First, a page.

St. Paul will return to explicitly discussing the Eucharist at the end of chapter 11, but before this, he discusses the issue of women covering their head in the Eucharistic gathering and of hair.  This is not a random interjection, but a continuation of St. Paul’s thought.  In the background of this discussion is the understanding, found in Greek and Roman medical texts, that hair, particularly in its length and volume, is an indicator of sexual receptiveness and fertility.  For 1st century medical science, it was not merely that wearing hair in a certain way sent a certain signal, but they believed there to be a direct connection between quantity of hair and fertility.  It is for this reason that St. Paul says that a man wearing his hair long is a shame to him in that it is directly related to homosexual behavior (11:14).  For a woman to display her hair, then, was for her to make a display of her receptiveness to sexual contact and her fertility.  It is this sexuality which St. Paul finds inappropriate for church.  It is inappropriate for a wife to make such a display toward other men (v. 6).  If a married woman were to cut her hair short or shave her head, this would by the medical standards of the time amount to a form of birth control, and indicator that she did not wish to bear children with her husband.  Therefore, St. Paul argues for a head covering (v. 6).

The intent here was not to create a law regarding a head covering as such, but to speak to the promotion and invitation to sexuality within the Eucharistic gathering.  The Israelites sat down to eat and drink and then rose up to play.  The Eucharist is not a feast like those of the pagan gods which served as a precursor to the erosion of social boundaries and indulgence, least of all sexual.  St. Paul includes in his particular discussion of women covering their heads a reference to the covering taking place ‘because of the angels.’  This is a reference to the state of affairs in Genesis 6:1-2, in which it was understood that demonic fornication produced giants.  St. Paul is not, per se, making an argument that this is something which is going to occur again in the same way.  He is, however, giving yet another example of the link between the worship of demons and fornication.  This understanding of ritual sexuality is the antithesis of Eucharistic worship.

And so, after speaking of this sexual element, it makes perfect sense that St. Paul continues his contrast between the Eucharist and the pagan feasts by discussing the fact that the Eucharistic celebration is likewise incompatible with gluttony and drunkenness (v. 21).  Both of these other sins are further examples of a lack of self control concerning the flesh.  St. Paul then brings the entire discussion of these two chapters back to where he began.  When the Church gathers to celebrate the Eucharist, Christ is in their midst.  There is, therefore, a danger if the people bring with them unrepentant immorality or divided spiritual loyalties into Christ’s presence.  Just as this resulted in plague and in the affliction of serpents in the case of the Israelites (10:9), so also now many in Corinth have fallen ill and some have even died (11:30).  As in the case of the Israelites, this immorality and lack of repentance has consequences not only for the immoral and unrepentant individual, but for the entire community.  For this reason St. Paul is teaching Eucharistic discipline, including excommunication both to preserve the community and for the sake of the salvation of the person who must be brought to repentance (1 Cor 5:1-12).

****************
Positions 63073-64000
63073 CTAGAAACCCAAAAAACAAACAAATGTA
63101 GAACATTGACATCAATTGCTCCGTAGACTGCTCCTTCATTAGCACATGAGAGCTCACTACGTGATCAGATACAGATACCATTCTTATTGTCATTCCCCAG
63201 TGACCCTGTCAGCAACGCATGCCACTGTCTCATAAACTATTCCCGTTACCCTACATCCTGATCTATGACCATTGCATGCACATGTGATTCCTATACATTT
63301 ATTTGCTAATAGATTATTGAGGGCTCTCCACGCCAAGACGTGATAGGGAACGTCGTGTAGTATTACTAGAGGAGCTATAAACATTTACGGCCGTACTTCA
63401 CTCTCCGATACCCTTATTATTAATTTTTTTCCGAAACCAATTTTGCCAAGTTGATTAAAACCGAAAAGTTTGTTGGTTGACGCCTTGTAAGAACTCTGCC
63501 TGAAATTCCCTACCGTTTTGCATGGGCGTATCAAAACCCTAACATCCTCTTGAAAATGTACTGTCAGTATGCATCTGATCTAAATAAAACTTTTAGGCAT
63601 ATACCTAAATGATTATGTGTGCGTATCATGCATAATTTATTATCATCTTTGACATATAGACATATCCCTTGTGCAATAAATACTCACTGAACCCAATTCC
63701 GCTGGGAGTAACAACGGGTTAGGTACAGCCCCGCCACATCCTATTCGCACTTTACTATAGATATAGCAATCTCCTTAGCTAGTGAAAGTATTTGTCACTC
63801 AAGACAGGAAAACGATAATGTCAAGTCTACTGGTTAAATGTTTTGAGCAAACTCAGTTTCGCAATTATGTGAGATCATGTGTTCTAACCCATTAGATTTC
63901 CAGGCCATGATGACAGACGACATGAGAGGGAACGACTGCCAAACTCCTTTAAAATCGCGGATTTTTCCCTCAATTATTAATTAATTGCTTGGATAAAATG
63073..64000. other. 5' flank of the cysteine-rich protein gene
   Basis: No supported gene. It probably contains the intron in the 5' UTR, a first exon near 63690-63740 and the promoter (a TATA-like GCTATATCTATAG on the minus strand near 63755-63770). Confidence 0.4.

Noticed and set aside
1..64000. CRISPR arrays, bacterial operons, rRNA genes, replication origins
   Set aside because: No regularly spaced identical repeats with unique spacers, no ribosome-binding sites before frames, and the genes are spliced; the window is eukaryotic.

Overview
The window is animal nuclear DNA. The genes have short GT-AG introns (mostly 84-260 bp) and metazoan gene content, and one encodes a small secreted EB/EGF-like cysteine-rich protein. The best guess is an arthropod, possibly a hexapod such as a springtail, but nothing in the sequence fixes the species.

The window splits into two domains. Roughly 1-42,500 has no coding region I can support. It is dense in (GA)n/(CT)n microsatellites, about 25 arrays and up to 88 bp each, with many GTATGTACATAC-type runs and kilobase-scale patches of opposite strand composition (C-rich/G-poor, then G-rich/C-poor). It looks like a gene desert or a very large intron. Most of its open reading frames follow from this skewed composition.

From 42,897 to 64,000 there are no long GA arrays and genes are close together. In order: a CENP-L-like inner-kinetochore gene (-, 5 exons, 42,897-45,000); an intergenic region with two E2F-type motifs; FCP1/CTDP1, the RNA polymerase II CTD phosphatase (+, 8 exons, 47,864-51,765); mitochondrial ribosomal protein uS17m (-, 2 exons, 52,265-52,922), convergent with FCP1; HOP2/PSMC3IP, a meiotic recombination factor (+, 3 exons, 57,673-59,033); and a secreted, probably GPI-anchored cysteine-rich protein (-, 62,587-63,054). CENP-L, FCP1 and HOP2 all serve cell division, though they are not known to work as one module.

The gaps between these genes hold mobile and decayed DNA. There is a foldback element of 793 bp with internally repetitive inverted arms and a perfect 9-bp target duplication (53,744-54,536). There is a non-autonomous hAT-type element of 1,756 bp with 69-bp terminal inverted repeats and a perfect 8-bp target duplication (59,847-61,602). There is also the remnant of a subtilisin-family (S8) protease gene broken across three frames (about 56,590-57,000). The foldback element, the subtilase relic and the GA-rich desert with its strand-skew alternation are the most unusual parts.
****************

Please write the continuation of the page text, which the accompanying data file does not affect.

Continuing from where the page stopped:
For St. Paul, sexual immorality represents the pinnacle of sin as the degradation of humanity which leads to destruction (Rom 1:24-27; 1 Cor 6:12-20).  As he observed the pagan Roman world, therefore, it was not at all surprising to him that idolatry went hand in hand with sexual immorality.  Indeed, the pagan rites were themselves manifestations of sexual immorality as well as the worship of demons.  It is therefore, for the Apostle, impossible to separate right belief and right worship from chastity as the pinnacle of moral purity.  This is true not only for St. Paul as if it were peculiar, but for all of the New Testament authors (cf. Rev 14:1-5).  For the entire Christian Church, the abandonment of pagan idolatry and sexual immorality represented the one absolutely necessary condition for Gentile converts to the Christian faith (Acts 15:19-20, 28-29, discussed further here).